Rohini is a series of sounding rockets developed by the Indian Space Research Organisation (ISRO) for meteorological and atmospheric study. These sounding rockets are capable of carrying payloads of 2 to 200 kilograms (4.4 to 440.9 lb) between altitudes of 100 to 500 kilometres (62 to 311 mi).[1] The ISRO currently uses RH-200, RH-300, RH-300 Mk-II, RH-560 Mk-II and RH-560 Mk-III rockets, which are launched from the Thumba Equatorial Rocket Launching Station (TERLS) in Thumba and the Satish Dhawan Space Center in Sriharikota.

Rohini rocket family

Various programs such as Equatorial ElectroJet (EEJ), Leonid Meteor Shower (LMS), Indian Middle Atmosphere Programme (IMAP), Monsoon Experiment (MONEX), Middle Atmosphere Dynamics (MIDAS), and Sooryagrahan-2010 have been conducted using the Rohini sounding rocket series. It has been the forerunners for ISRO's heavier and more complex launch vehicles, with continued usage even today for atmospheric and meteorological


The rockets in the series are designated with the letters RH (for "Rohini"), followed by a number corresponding to the diameter (in millimetres) of the rocket.[2]



The RH-75, the first sounding rocket developed by India,[3][4] It weighed 32 kilograms (71 lb), had a diameter of 75 millimetres (3.0 in) and flew 15 times between November 1967 and September 1968.


The RH-100 was a single-stage solid-fuel rocket that was capable of carrying its payload up to an altitude of 55 km or more. When paired with a 650mm long by 40mm wide copper shaft dart used for meteorological research, it was referred to as a Menaka-I rocket.


This rocket was launched on October 9, 1971, from Sriharikota. It was a two-stage rocket using a solid propellant, carrying a 7 kilograms (15 lb) payload to 19 kilometres (12 mi) in altitude. It flew twice between January 1970 and October 1971. It was used in testing and perfecting various techniques like staging, destruct system, separation devices and clustering. It was also used as a booster to the weather forecasting rockets. As such it was named as Menaka II which worked along with Menaka I.


The RH-200 is a two-stage rocket that can reach up to a maximum altitude of 70 kilometres (43 mi).[5] Solid motors power the first and second stages of the RH-200. A polyvinyl chloride (PVC)-based propellant had previously been employed with the RH-200 rocket. In September 2020, a new propellant based on hydroxyl-terminated polybutadiene (HTPB) was successfully used to flow it from the TERLS.


The Rh-300 is a single stage sounding rocket, derived from French Belier rocket engine technology. It has a launch altitude of 100 km (62 mi). A variant, the RH-300 Mk-II, has a maximum launch altitude of 116 kilometres (72 mi).[5] It has ability to lift a payload up to 80 kilograms (20 kg of scientific payload) having volume measuring 380*500 mm in diameter. It is capable of reaching very high acceleration (20 G to M6). Numerous payloads can be tested in a single flight.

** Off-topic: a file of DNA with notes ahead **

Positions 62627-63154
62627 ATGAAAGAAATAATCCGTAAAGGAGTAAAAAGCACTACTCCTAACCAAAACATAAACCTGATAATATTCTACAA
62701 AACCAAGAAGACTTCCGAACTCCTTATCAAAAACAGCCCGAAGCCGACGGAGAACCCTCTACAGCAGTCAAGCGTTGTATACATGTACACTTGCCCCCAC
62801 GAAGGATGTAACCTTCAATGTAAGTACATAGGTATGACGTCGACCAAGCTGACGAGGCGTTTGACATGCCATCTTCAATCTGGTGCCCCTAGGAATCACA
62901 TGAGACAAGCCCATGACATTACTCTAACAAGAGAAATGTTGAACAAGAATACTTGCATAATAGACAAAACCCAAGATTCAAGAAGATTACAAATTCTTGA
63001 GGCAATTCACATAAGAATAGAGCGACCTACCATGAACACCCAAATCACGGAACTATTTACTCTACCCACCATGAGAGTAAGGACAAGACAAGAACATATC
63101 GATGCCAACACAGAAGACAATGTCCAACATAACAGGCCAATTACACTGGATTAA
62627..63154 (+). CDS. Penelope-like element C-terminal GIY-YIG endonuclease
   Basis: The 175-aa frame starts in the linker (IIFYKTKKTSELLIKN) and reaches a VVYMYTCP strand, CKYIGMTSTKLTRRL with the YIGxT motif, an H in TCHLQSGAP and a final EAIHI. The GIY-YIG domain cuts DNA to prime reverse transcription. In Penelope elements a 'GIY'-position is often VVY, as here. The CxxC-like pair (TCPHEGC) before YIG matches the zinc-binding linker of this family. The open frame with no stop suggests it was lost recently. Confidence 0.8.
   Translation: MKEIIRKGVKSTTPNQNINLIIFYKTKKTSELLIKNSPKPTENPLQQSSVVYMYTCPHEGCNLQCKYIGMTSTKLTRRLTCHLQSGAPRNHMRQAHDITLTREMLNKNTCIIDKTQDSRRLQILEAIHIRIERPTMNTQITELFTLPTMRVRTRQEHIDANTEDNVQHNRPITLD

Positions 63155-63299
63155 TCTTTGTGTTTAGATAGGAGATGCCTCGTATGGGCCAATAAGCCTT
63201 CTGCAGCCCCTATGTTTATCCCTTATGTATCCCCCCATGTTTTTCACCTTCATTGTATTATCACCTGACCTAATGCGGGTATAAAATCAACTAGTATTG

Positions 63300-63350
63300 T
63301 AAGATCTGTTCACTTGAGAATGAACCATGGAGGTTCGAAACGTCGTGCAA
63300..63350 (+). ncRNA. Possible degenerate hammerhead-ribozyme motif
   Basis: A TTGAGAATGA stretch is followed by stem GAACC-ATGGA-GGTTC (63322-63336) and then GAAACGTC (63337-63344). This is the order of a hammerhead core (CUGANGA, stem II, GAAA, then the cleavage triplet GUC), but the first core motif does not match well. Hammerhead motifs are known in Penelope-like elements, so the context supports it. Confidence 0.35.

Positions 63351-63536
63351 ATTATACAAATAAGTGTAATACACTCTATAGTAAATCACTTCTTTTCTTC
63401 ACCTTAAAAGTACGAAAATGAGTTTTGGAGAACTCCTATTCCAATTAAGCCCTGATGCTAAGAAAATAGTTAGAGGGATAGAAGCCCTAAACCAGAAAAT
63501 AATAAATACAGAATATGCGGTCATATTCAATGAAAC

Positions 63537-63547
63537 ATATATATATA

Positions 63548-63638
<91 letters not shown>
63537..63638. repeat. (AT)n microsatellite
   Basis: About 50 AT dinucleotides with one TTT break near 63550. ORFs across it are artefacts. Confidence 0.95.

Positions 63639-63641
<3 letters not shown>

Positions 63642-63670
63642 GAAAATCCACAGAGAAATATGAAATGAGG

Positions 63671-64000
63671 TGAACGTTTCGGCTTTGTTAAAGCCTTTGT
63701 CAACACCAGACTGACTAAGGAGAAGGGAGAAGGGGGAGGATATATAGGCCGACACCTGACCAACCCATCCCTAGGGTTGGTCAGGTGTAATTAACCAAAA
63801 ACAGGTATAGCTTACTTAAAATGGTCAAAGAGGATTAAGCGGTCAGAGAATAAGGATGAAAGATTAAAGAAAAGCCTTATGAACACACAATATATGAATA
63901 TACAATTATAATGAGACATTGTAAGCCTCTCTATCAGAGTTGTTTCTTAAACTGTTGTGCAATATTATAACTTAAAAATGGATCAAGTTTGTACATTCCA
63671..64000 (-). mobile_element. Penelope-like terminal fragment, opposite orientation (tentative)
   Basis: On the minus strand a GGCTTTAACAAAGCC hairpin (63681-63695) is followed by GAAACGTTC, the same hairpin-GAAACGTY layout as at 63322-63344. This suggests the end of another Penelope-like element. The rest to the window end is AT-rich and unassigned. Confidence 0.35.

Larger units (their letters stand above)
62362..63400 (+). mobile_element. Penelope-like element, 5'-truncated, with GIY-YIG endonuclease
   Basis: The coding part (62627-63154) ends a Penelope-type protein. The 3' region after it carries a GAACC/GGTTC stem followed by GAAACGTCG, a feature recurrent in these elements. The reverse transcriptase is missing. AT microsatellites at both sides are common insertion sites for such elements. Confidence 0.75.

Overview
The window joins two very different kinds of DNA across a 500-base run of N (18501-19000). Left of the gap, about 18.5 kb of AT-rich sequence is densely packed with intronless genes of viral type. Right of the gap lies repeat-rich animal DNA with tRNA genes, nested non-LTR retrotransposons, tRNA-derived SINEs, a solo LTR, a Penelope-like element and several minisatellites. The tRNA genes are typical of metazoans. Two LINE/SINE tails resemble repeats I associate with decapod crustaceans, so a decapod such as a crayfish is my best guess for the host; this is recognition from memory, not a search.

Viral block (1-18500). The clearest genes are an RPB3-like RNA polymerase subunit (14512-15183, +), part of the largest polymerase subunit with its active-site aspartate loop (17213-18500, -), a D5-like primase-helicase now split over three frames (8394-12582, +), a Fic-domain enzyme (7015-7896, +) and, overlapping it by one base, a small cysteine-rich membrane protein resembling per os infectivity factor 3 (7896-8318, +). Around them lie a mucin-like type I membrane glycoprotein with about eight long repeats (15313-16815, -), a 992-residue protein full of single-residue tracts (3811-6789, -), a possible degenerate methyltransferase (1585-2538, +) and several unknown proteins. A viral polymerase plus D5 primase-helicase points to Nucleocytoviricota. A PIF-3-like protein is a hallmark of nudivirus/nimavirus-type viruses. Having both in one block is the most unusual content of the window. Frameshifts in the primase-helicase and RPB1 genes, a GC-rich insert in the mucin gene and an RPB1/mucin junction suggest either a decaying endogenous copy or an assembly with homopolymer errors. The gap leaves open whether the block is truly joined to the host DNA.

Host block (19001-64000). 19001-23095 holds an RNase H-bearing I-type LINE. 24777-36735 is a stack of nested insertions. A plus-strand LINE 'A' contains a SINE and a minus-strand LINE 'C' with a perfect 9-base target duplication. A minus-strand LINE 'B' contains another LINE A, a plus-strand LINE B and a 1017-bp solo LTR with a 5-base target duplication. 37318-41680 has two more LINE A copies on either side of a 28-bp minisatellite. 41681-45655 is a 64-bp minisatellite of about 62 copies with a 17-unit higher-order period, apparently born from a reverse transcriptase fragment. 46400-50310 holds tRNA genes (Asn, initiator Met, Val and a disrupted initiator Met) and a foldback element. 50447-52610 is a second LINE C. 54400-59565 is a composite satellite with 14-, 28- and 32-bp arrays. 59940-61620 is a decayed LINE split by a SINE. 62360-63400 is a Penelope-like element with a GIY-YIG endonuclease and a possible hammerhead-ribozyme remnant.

This two stage vehicle is derived from French Stromboli engine technology. Another variant, the RH-560 Mk-II, can reach a maximum launch altitude of 548 kilometres (341 mi).[5] The RH-560 Mk-III variant's maiden flight (the flight was successful) was 12 March 2021.[6]It achieved an apogee of 511.73 kms against the pre-flight prediction of 476 kms. The payloads were Electron and Neutral Wind Probe (ENWi), Langmuir Probe (LP), Tri Methyl Aluminium (TMA).


The RH-200 is used for meteorological studies, the RH-300 Mk-II for Middle atmospheric studies and the RH-560 Mk-II for Upper atmospheric studies and ionospheric studies. The RH-200 was used as the rocket for the first payload launch in India made by students of VIT University in Vellore.[7]

Rohini series of sounding rockets
Name RH 75 RH 125 RH 200/125 RH-300 RH-300 Mk II RH-300/200/200 RH-560/300 RH-560/300 Mk II
Gross mass 8 kg (18 lb) 40 kg (88 lb) 100 kg (220 lb) 300 kg (660 lb) 500 kg (1,100 lb) 500 kg (1,100 lb) 1,300 kg (2,800 lb) 1,600 kg (3,530 lb)
Height 1.50 m (4.90 ft) 2.50 m (8.20 ft) 3.60 m (11.80 ft) 4.10 m (13.40 ft) 5.90 m (19.30 ft) 8.00 m (26.20 ft) 8.40 m (27.50 ft) 9.10 m (29.80 ft)
Diameter 0.0800 m (0.2620 ft) 0.12 m (0.39 ft) 0.20 m (0.65 ft) 0.31 m (1.01 ft) 0.31 m (1.01 ft) 0.31 m (1.01 ft) 0.56 m (1.83 ft) 0.56 m (1.83 ft)
Thrust 8.00 kN (1,798 lbf) 17.00 kN (3,821 lbf) 38.00 kN (8,542 lbf) 39.00 kN (8,767 lbf) 38.00 kN (8,542 lbf) 76.00 kN (17,085 lbf) 76.00 kN (17,085 lbf)
Apogee 10 kilometres (6.2 mi) 20 kilometres (12 mi) 80 kilometres (50 mi) 100 kilometres (62 mi) 150 kilometres (93 mi) 300 kilometres (190 mi) 400 kilometres (250 mi) 500 kilometres (310 mi)
Stages 1 1 2 1 1 3 2 2
First Launch 20 November 1967 1 January 1970 1 January 1979 8 June 1987 1 November 1985 24 April 1974 16 August 1995
Payload (kg) 1 7 10 60 70 100


  1. ^ Subramanium, T S (16 January 2004). "Reaching out to the stars". Frontline. Archived from the original on 19 February 2010. Retrieved 10 March 2012.
  2. ^ "ISRO > FAQ". Frequently Asked Questions: ISRO. Indian Space Research Organisation.
  3. ^ Chari, Sridhar K (22 July 2006). "Sky is not the limit". The Tribune. Retrieved 10 March 2012.
  4. ^ "Welcome to Indian Space Research Organisation - FAQ". Archived from the original on 2012-10-03. Retrieved 2012-03-10.
  5. ^ a b c Venugopal, P (15 January 2010). "Ten rockets fired to study solar eclipse". The Hindu. Retrieved 11 March 2012.
  6. ^ "Launch of sounding rocket (RH-560)". 12 March 2021. Retrieved 12 March 2021.
  7. ^ "Isro launches rocket with part made by students". The Financial Express. 8 July 2010. Retrieved 25 July 2013.